Tom’s uncertainty about ever returning had been on his mind for a while. Although he had been able to travel to Ireland often during the intervening years, he had just turned sixty-three and was unsure of how much more time would be measured out to him. He arrived in Ireland a few months earlier to settle some estate matters and to provide for his handicapped younger brother James, the only remaining family member in Ireland. One of the high points of the trip was a banquet held in his honor at his old school, St. Colman’s College. Although he enjoyed the visit, and now that his work was complete, he was anxious to return to his family and home in Cambridge. His departure was delayed by a coal mining strike in Britain, which caused many transatlantic ships to be temporarily withdrawn from service. Eventually, he was able to book passage on the next available ocean liner.
He was heading home as a second-class passenger aboard the newest, greatest, most luxurious, and safest vessel on the transatlantic passenger run. Moreover, he thought it interesting to sail on the “floating palace” that everyone was speaking about. Now on board and with the ship underway, he stood at the starboard rail taking a last look at the land receding in the distance. Once again, he thought – would he ever come back? The answer, soon to be revealed, would be “never”. Never again, would he see his native land, nor would he reach his destination on the far shore. Tom was now aboard the White Star liner, RMS Titanic, outward bound on her maiden voyage to New York. As we know, on April 14 1912, three days into the crossing, the Titanic struck the sharp end of an iceberg and sank, taking with it over fifteen hundred souls, including Thomas Francis Myles.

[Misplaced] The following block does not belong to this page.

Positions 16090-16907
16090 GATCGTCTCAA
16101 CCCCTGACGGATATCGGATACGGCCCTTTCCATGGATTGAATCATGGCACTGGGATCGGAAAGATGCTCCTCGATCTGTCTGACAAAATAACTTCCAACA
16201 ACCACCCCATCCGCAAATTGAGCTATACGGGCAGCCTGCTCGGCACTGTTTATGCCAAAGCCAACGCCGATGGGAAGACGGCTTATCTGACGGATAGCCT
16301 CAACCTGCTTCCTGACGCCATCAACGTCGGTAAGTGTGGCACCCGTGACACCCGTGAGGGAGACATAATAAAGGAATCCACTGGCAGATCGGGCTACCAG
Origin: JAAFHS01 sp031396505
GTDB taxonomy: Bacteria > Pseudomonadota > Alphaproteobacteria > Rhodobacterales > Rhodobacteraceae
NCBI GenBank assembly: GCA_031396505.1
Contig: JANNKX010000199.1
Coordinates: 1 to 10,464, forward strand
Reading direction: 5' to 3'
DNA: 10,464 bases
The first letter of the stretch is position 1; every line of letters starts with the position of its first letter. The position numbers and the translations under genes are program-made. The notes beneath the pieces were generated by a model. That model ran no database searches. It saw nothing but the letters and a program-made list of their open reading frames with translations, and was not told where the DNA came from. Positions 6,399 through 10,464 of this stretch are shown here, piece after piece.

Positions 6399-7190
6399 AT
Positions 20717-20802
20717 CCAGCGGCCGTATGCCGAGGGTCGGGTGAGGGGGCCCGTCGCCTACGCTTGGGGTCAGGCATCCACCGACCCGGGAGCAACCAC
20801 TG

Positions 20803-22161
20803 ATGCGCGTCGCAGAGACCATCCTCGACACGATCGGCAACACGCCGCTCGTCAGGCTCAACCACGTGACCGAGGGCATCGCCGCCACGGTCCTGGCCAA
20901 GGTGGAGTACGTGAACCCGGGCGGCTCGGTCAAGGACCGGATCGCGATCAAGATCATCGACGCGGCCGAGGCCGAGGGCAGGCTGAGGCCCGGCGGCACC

We know little about Tom’s last few hours as the Titanic went down slowly by the head into the icy waters of the North Atlantic. As he and the other passengers watched the last lifeboat pull away from the ship, an almost holy stillness replaced the earlier pandemonium on deck. With all hope of survival fading, those remaining on board were lost in thought preparing for their final voyage into the unknown that lay ahead.